Darwin and Music


Darwin was not a strongly musical person, but, he wrote in his Autobiography,  when he was a student at Cambridge : 'I got into a sporting set, including some dissipated low-minded young men. We used often to dine together in the evening, though these dinners often included men of a higher stamp, and we sometimes drank too much, with jolly singing and playing at cards afterwards. I know that I ought to feel ashamed of days and evenings thus spent, but as some of my friends were very pleasant, and we were all in the highest spirits, I cannot help looking back to these times with much pleasure.'

He also learned to appreciate music through more serious friends;  'from hearing them play, I acquired a strong taste for music, and used very often to time my walks so as to hear on week days the anthem in King's College Chapel. This gave me intense pleasure, so that my backbone would sometimes shiver. I am sure that there was no affectation or mere imitation in this taste, for I used generally to go by myself to King's College, and I sometimes hired the chorister boys to sing in my rooms. Nevertheless I am so utterly destitute of an ear, that I cannot perceive a discord, or keep time and hum a tune correctly; and it is a mystery how I could possibly have derived pleasure from music. My musical friends soon perceived my state, and sometimes amused themselves by making me pass an examination, which consisted in ascertaining how many tunes I could recognise when they were played rather more quickly or slowly than usual. 'God save the King,' when thus played, was a sore puzzle. There was another man with almost as bad an ear as I had, and strange to say he played a little on the flute. Once I had the triumph of beating him in one of our musical examinations.'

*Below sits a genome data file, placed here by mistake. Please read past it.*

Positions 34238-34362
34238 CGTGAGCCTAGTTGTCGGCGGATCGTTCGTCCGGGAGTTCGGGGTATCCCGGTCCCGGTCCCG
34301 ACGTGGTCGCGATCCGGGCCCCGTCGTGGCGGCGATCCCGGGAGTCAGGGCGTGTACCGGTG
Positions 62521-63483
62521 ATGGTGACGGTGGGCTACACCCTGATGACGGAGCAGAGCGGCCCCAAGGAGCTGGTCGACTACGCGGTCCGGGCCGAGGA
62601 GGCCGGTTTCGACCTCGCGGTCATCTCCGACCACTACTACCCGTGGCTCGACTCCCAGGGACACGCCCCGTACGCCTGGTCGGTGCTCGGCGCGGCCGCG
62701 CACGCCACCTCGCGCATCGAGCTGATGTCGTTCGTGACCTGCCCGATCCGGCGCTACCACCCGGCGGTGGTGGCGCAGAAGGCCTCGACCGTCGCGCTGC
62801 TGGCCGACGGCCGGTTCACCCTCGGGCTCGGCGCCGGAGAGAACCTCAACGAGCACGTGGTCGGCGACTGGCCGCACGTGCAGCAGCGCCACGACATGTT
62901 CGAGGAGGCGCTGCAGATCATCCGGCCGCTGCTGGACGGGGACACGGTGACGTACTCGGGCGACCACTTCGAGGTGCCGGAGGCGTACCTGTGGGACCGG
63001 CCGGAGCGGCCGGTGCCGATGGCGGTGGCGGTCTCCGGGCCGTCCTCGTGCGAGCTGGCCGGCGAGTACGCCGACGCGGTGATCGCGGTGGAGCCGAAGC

His wife Emma had enjoyed music since she was a child and was an accomplished pianist; she often played for Darwin and the family in the evenings. 

In The Descent of Man and Selection in Relation to Sex   Darwin explores the sounds made by many species and in particular the musical songs of birds. I’m re reading this at the moment and will add to this page when I’ve finished it. 


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